Having done this myself, I would very much be in favor of laminating the pine into a rudder blank, shaping it properly and then glassing it with epoxy and cloth, then painting it. (I would also suggest that you consider laminating 3/4 AC plywood since the glue lines are very helpful in determining whether you have a fair curve) This should be an inexpensive and very durable way to go and no more maintenance than the aluminum.
I would be concerned that it would difficult to properly shape the aluminum so that you ended up with a symmetrical, fair shape that was not so thin on the edges that it was prone to easily be bent.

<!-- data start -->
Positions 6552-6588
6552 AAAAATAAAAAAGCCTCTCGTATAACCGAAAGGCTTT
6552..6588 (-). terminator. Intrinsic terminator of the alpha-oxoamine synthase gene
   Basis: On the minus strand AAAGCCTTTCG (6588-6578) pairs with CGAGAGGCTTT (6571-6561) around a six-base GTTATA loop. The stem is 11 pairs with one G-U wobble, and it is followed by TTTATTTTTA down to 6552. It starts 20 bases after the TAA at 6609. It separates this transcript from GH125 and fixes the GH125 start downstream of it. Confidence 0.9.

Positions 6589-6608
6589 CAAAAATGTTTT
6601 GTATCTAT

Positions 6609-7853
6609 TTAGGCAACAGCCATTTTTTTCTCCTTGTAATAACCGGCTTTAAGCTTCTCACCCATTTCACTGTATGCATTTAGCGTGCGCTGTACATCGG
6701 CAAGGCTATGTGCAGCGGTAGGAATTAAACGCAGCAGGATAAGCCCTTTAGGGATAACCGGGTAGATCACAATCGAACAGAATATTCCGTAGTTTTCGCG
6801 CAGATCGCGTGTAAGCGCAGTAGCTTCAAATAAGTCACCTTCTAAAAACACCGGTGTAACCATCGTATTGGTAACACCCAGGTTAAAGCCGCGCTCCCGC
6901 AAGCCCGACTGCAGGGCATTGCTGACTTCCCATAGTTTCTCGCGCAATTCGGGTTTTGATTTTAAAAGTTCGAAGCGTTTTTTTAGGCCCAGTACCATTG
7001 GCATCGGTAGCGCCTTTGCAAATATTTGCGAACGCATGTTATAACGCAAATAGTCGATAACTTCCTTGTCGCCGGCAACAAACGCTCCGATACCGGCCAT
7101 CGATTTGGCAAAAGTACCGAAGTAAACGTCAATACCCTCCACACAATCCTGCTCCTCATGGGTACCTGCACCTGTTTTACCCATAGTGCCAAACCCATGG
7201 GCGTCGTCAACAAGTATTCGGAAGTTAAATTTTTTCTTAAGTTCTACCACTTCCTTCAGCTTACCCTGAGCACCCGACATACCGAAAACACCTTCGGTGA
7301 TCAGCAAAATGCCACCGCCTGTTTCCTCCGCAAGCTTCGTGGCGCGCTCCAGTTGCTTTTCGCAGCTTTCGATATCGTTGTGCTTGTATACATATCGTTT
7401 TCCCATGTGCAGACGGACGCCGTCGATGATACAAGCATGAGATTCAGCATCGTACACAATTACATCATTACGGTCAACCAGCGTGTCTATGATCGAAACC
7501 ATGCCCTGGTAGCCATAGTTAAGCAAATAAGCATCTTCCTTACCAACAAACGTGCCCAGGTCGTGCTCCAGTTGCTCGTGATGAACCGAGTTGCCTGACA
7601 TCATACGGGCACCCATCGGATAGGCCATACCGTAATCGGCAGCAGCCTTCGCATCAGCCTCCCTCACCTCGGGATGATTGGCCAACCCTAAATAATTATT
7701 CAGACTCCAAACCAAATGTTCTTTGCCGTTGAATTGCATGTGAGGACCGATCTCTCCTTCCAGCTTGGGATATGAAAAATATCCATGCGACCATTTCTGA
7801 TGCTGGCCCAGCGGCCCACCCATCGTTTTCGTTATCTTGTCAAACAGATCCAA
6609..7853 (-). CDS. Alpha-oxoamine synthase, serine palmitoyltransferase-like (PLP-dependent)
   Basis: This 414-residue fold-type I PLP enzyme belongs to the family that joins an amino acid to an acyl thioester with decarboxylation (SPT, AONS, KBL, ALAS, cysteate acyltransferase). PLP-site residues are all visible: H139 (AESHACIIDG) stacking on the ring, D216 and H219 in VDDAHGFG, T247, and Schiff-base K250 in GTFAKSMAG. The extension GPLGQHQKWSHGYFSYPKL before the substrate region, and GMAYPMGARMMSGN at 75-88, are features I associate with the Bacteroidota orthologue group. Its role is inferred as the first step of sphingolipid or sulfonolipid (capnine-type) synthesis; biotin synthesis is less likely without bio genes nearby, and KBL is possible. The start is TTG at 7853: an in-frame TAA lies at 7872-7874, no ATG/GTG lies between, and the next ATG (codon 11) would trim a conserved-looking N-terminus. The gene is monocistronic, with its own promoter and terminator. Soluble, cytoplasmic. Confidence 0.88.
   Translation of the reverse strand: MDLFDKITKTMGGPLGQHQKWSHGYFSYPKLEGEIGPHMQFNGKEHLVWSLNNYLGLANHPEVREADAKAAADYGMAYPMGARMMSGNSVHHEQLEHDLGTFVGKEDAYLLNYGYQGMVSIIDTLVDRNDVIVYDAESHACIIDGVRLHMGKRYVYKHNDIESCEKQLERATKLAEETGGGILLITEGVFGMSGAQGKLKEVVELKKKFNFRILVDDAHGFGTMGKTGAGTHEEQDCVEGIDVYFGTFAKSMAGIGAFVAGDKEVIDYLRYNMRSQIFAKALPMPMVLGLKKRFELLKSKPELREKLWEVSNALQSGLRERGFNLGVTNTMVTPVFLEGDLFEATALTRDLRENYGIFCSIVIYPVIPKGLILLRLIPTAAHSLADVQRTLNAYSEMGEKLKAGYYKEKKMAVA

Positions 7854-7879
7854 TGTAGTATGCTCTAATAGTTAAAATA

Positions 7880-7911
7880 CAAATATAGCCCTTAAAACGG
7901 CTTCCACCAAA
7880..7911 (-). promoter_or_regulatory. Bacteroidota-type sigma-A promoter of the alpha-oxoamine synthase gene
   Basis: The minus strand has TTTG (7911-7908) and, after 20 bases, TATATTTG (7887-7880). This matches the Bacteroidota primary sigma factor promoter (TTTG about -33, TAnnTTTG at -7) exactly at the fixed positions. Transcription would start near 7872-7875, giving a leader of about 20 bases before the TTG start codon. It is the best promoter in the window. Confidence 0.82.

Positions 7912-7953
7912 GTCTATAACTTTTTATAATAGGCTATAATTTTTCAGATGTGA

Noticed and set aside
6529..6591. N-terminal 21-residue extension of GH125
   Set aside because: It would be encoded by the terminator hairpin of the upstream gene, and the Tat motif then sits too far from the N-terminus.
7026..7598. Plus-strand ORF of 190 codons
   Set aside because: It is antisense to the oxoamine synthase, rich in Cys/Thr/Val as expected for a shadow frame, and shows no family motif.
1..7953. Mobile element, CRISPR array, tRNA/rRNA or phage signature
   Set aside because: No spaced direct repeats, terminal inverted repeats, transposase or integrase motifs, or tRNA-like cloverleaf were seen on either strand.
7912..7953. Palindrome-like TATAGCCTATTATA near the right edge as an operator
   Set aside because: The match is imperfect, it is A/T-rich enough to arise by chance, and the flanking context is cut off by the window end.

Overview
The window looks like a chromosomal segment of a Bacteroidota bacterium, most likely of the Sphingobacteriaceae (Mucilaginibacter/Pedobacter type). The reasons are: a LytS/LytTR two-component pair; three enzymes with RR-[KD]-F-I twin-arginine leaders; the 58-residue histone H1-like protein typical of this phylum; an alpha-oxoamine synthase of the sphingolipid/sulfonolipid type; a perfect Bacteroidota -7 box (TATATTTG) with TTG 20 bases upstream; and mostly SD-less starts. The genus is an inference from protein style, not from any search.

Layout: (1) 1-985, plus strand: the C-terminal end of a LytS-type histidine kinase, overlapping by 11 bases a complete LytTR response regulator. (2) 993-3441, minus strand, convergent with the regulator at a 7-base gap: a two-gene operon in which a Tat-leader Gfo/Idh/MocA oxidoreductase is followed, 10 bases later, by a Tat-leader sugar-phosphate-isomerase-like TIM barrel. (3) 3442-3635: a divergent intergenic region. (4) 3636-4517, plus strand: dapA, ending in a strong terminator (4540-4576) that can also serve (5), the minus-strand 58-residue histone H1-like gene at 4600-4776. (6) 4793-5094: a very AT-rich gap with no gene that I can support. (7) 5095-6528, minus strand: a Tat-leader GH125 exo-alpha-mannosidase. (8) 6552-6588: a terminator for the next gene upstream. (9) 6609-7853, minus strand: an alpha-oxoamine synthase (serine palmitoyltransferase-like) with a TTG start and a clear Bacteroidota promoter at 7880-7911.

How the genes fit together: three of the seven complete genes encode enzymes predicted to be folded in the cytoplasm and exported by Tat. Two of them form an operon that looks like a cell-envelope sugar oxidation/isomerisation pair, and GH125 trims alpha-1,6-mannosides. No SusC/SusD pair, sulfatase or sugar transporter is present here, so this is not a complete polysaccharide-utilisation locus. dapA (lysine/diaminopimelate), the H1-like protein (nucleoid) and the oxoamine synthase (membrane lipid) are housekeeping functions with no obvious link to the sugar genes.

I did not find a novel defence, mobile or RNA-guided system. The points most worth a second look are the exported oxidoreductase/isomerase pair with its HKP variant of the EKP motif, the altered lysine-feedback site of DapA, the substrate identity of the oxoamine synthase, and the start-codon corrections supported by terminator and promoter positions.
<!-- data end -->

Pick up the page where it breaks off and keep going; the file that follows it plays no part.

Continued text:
One problem with a wooden rudder is that it will tend to float up at speed and so you need to weight the end of the rudder to keep it submerged. The easy way to do this is to screw lead to the bottom of the rudder prior to glassing th blade. (The lead needs to weigh approximately 8-10% of the weight of the rudder blade).
Even aluminum is light enough that it will be pushed up at speed unless you have a hold down of some kind.
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Curmudgeon at Large- and rhinestone in the rough, sailing my Farr 11.6 on the Chesapeake Bay and part-time purveyor of marine supplies